Key factors that can combine to produce a Zika virus outbreak are expected to be present in a number of U.S. cities during peak summer months, new research shows.
The Aedes aegypti mosquito, which is spreading the virus in much of Latin America and the Caribbean, will likely be increasingly abundant across much of the southern and eastern United States as the weather warms, according to a new study led by mosquito and disease experts at the National Center for Atmospheric Research (NCAR).
Summertime weather conditions are favorable for populations of the mosquito along the East Coast as far north as New York City and across the southern tier of the country as far west as Phoenix and Los Angeles, according to computer simulations conceived and run by researchers at NCAR and the NASA Marshall Space Flight Center.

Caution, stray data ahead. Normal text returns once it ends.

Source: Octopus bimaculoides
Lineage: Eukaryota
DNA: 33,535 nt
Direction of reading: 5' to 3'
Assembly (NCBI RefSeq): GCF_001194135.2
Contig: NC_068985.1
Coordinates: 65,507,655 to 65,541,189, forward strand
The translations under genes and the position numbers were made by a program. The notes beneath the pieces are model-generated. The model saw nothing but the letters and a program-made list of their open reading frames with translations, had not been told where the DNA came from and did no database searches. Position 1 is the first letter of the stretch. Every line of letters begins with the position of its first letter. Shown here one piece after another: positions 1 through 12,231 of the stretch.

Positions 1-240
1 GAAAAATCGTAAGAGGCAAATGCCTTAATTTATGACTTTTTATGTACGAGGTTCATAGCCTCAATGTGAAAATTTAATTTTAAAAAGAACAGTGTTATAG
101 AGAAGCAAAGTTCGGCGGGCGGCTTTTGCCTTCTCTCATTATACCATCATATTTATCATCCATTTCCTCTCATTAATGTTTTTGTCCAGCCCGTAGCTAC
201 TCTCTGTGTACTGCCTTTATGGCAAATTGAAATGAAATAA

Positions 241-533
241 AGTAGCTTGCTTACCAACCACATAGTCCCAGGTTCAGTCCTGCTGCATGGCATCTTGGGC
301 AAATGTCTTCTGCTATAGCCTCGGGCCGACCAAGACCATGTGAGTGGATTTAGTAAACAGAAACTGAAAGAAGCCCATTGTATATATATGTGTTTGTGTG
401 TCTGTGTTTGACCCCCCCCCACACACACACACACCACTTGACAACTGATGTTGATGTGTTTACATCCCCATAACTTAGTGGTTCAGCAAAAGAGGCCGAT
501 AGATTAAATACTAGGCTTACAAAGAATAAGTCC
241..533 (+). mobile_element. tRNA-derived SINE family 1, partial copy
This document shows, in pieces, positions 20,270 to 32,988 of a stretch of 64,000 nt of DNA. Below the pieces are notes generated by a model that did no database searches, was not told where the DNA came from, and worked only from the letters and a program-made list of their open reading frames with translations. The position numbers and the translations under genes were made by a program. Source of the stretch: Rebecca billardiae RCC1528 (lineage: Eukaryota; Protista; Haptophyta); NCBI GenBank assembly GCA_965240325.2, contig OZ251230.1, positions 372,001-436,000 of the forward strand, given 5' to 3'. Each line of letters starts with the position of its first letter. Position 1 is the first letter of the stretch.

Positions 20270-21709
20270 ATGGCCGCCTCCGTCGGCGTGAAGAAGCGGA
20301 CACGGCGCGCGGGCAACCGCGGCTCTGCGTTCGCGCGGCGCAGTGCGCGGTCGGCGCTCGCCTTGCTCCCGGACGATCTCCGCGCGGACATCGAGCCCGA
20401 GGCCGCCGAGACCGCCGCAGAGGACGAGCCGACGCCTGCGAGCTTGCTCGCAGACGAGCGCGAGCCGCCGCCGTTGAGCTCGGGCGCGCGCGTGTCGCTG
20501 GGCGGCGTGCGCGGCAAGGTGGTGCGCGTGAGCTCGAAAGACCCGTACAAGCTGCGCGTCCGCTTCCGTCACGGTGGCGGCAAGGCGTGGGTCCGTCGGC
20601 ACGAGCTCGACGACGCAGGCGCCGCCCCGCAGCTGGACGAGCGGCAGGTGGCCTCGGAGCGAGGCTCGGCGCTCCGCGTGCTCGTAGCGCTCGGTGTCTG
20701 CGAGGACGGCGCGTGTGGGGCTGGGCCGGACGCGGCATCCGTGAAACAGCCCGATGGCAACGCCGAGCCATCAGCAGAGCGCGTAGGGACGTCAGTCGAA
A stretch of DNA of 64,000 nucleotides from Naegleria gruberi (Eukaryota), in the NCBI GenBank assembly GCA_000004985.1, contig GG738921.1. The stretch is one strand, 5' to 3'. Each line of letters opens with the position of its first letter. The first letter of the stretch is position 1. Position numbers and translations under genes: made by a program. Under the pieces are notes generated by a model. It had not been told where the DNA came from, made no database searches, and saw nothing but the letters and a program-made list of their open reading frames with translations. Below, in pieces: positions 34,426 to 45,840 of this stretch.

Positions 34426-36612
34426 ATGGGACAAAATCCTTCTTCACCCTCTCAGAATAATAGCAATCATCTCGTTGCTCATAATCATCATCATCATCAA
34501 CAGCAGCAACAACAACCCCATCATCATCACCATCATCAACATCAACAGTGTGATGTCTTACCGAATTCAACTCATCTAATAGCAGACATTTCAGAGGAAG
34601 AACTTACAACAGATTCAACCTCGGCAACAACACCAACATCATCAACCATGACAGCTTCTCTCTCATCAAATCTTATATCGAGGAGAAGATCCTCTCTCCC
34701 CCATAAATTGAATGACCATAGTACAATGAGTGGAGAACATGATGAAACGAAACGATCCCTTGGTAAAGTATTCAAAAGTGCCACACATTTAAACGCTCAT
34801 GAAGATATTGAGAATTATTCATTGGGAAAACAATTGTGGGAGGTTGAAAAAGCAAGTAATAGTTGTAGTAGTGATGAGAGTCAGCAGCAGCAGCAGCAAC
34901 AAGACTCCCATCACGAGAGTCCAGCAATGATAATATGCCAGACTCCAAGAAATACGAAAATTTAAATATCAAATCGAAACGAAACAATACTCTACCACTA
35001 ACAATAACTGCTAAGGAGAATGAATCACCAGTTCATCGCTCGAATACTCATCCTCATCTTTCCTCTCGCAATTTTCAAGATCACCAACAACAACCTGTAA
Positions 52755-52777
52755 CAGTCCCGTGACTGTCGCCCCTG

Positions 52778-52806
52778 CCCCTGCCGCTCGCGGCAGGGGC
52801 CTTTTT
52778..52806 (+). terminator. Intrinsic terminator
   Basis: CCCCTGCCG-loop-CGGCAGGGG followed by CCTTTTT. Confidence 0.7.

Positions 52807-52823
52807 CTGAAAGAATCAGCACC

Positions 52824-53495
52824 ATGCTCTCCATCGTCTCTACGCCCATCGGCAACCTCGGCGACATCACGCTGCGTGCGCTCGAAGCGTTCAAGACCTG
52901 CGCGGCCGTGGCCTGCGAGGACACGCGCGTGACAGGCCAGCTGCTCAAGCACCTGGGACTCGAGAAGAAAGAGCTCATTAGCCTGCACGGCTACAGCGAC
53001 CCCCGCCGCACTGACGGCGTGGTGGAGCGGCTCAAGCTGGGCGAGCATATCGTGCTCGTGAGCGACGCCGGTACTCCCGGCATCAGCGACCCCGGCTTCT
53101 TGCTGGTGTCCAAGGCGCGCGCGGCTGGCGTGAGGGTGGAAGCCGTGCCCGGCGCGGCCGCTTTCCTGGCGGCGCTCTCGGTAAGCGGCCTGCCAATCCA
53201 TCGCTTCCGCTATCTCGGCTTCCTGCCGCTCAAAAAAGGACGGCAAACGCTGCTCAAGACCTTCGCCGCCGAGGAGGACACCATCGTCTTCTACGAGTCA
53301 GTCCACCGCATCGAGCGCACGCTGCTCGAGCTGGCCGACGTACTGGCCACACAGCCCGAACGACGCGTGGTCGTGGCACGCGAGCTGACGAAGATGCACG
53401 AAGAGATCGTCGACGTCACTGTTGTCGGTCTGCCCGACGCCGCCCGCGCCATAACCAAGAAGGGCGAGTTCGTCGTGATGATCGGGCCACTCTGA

Spring and fall conditions can support low to moderate populations of the Aedes aegypti mosquito in more southern regions of its U.S. range. Wintertime weather is too cold for the species outside southern Florida and southern Texas, the study found. Read more and see the maps>>>